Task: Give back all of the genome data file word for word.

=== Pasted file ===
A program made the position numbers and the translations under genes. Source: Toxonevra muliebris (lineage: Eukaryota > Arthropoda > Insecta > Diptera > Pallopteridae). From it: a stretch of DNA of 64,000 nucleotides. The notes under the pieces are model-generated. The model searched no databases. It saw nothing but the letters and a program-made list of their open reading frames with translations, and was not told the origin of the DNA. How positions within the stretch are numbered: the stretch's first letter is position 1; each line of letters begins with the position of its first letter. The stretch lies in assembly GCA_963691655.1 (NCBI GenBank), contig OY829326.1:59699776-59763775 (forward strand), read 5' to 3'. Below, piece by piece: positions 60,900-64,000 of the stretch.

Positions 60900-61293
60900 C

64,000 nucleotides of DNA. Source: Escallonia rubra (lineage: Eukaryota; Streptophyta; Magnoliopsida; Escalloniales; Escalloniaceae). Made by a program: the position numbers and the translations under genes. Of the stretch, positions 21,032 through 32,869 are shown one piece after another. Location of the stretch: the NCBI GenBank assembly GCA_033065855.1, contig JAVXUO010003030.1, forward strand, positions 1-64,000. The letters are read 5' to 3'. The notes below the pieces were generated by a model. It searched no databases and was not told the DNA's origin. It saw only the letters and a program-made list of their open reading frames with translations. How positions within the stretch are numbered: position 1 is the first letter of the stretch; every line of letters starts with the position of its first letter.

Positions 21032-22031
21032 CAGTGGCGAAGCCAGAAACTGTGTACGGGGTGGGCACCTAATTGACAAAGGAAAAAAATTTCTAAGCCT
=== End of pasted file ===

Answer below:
A program made the position numbers and the translations under genes. Source: Toxonevra muliebris (lineage: Eukaryota > Arthropoda > Insecta > Diptera > Pallopteridae). From it: a stretch of DNA of 64,000 nucleotides. The notes under the pieces are model-generated. The model searched no databases. It saw nothing but the letters and a program-made list of their open reading frames with translations, and was not told the origin of the DNA. How positions within the stretch are numbered: the stretch's first letter is position 1; each line of letters begins with the position of its first letter. The stretch lies in assembly GCA_963691655.1 (NCBI GenBank), contig OY829326.1:59699776-59763775 (forward strand), read 5' to 3'. Below, piece by piece: positions 60,900-64,000 of the stretch.

Positions 60900-61293
60900 C

64,000 nucleotides of DNA. Source: Escallonia rubra (lineage: Eukaryota; Streptophyta; Magnoliopsida; Escalloniales; Escalloniaceae). Made by a program: the position numbers and the translations under genes. Of the stretch, positions 21,032 through 32,869 are shown one piece after another. Location of the stretch: the NCBI GenBank assembly GCA_033065855.1, contig JAVXUO010003030.1, forward strand, positions 1-64,000. The letters are read 5' to 3'. The notes below the pieces were generated by a model. It searched no databases and was not told the DNA's origin. It saw only the letters and a program-made list of their open reading frames with translations. How positions within the stretch are numbered: position 1 is the first letter of the stretch; every line of letters starts with the position of its first letter.

Positions 21032-22031
21032 CAGTGGCGAAGCCAGAAACTGTGTACGGGGTGGGCACCTAATTGACAAAGGAAAAAAATTTCTAAGCCT